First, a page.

Plastic straws have been demonized lately. Children and environmental groups have called for bans, and companies and communities have reacted. Seattle and several California cities, including San Francisco, have banned plastic straws, and beverage giant Starbucks will end its use of straws in 2020. Portland has banned the use of plastic straws in its city hall cafe.
Now that many Americans are focused on pollution and environmental damage, they should take actions that will really make a difference.
Marine pollution is a significant problem. Scientists estimate that 150 million metric tons of plastic are estimated to be floating in the world’s oceans. Each year, another 8 million metric tons are added. Nearly 90 percent of it has come from Asia. North and Central America are responsible for only 1 percent of global plastic marine debris, and straws are a tiny fraction of this pollution.
This doesn’t mean that Americans shouldn’t reduce our use of plastics. But banning plastic straws is more symbolic than impactful. We shouldn’t go overboard with straw bans and shaming because many Americans with disabilities and limited mobility rely on them for their daily survival.
By all means, skip the straw at a restaurant or at home. Then, take one of these steps to have a bigger positive impact on our environment.
Drive less. Leaving your car at home two days a week will reduce emissions of climate change causing greenhouse gas emissions by 2 tons a year, according to the Environmental Protection Agency. You’ll also save money at the gas pump.
When you do drive, keep your tires properly inflated. Under inflated tires reduce fuel economy by 3 percent and increases the emissions of pollutants.
Buying a more fuel-efficient vehicle will reduce gasoline consumption, save you money and lower carbon emissions. It will also slow demand for fossil fuels, which, in the long term, could reduce pressure to drill for oil and gas, improving the planet in terms of land and ocean that isn’t despoiled by drilling and by slowing the growth in carbon emissions.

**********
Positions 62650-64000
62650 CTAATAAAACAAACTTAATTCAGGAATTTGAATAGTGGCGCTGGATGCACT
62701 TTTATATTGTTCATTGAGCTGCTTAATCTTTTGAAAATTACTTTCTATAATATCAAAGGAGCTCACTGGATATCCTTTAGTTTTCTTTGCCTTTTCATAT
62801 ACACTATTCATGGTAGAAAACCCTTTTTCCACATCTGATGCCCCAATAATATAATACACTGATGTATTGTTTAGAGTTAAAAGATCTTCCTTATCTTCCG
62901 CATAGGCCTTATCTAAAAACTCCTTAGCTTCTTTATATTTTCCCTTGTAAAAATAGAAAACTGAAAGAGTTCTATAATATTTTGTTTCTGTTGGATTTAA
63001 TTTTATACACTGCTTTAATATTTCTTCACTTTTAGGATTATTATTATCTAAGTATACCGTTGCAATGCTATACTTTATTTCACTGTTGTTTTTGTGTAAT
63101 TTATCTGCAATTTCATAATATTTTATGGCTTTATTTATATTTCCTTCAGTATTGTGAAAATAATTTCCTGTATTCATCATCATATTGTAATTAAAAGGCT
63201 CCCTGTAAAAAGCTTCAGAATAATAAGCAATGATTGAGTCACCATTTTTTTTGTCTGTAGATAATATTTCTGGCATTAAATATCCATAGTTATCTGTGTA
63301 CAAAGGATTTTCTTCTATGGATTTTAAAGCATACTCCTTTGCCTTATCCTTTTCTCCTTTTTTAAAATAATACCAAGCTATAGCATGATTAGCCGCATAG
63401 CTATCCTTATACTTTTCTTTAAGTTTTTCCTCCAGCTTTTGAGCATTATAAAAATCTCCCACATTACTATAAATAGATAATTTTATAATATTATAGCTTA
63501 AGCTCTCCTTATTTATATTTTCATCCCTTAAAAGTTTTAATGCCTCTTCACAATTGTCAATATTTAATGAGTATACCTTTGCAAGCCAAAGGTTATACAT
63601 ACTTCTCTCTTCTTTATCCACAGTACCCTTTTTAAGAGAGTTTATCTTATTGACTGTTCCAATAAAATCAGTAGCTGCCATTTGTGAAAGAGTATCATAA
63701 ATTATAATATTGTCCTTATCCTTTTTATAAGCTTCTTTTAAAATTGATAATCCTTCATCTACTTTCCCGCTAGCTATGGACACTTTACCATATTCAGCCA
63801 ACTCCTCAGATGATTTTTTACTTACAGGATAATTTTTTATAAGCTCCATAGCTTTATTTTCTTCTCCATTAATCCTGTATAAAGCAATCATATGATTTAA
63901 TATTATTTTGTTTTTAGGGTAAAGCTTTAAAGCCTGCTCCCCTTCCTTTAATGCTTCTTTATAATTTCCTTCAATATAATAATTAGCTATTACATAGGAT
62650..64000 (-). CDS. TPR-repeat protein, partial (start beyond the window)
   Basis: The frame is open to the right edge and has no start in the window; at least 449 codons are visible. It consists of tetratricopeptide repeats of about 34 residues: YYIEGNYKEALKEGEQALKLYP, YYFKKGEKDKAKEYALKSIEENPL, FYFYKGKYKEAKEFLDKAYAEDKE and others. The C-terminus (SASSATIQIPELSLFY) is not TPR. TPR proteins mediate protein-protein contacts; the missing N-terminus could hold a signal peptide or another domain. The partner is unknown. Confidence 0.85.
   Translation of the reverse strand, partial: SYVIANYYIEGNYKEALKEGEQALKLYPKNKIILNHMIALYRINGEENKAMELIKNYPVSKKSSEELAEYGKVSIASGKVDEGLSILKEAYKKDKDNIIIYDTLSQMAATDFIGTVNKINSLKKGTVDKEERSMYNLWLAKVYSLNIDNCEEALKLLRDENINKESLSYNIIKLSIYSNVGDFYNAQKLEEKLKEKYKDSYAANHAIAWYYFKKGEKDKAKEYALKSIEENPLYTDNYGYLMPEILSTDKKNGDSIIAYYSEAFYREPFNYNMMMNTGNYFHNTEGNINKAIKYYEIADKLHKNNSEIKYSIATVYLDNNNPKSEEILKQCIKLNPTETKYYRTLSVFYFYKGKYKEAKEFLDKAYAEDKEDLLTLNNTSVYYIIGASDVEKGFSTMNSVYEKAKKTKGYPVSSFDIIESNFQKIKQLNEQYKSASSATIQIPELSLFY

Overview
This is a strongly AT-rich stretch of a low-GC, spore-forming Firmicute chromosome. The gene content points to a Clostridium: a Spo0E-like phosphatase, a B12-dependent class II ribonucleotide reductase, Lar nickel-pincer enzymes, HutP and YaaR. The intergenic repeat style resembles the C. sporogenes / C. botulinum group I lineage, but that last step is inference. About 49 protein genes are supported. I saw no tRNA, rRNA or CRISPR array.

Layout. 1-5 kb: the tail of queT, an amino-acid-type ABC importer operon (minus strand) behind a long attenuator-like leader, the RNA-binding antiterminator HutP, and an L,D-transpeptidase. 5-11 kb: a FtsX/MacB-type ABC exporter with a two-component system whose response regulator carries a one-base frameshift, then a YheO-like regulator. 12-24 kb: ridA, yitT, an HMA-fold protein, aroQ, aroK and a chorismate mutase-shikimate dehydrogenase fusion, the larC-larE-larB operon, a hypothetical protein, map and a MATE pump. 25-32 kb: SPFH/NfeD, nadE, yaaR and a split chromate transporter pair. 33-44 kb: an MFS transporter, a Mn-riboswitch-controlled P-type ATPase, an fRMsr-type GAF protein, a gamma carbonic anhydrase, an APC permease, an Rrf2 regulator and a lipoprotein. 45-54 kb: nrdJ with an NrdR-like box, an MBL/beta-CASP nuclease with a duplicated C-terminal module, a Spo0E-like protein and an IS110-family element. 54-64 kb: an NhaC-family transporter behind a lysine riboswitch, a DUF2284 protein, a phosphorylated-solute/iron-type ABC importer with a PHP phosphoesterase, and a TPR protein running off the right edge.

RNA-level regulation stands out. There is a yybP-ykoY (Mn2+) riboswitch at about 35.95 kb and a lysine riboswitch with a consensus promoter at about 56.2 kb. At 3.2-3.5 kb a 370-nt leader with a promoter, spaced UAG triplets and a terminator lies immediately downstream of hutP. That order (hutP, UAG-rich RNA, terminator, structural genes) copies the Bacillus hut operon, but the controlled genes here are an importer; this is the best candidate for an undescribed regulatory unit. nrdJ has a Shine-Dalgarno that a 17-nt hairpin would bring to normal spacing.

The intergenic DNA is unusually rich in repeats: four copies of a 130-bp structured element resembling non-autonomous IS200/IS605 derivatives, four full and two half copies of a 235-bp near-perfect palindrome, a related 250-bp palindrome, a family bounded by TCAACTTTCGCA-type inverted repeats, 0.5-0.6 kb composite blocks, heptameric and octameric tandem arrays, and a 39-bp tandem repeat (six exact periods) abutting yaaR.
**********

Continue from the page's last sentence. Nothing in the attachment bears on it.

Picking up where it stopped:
Consumer demand for fuel-efficient vehicles will become increasingly important as the Trump administration lowers national fuel economy standards and is now working to nix California’s authority to set higher standards, which much of the country, including Maine, follows.
Use less water. Treating, pumping and heating water requires energy, which is mostly generated from sources that burn fossil fuels and emit carbon pollution. Not running the water while brushing your teeth and shaving are easy steps to reduce water use. Using tap water and reusable bottles instead of bottled water reduces energy consumption and plastic waste.
Some water use is unintentional. A leaky toilet can waste 200 gallons of water per day, the EPA warns. Running the dishwasher when it is not full raises carbon emissions and wastes money.
Change your lightbulbs. Light bulbs with the ENERGY STAR label reduce energy consumption by up to 90 percent. They last longer, too, and save money. ENERGY STAR appliances will also reduce energy consumption and save money, as does maintaining heating and cooling equipment and insulating your home and sealing leaks.
The EPA provided these and other tips on its website. However, the agency’s website is being revamped and a section on what individual Americans can do about climate change is no longer easily accessible. This is just another example of the Trump administration’s disregard for improving the environment and addressing climate change.
There are numerous other things you can do to improve the planet — recycle, compost and eat less meat. One of the most important is to speak out. Especially with an administration that doesn’t care about pollution and climate change, citizens must demand action at the state and local level. Voting for candidates who believe in reducing pollution and emissions is also important.
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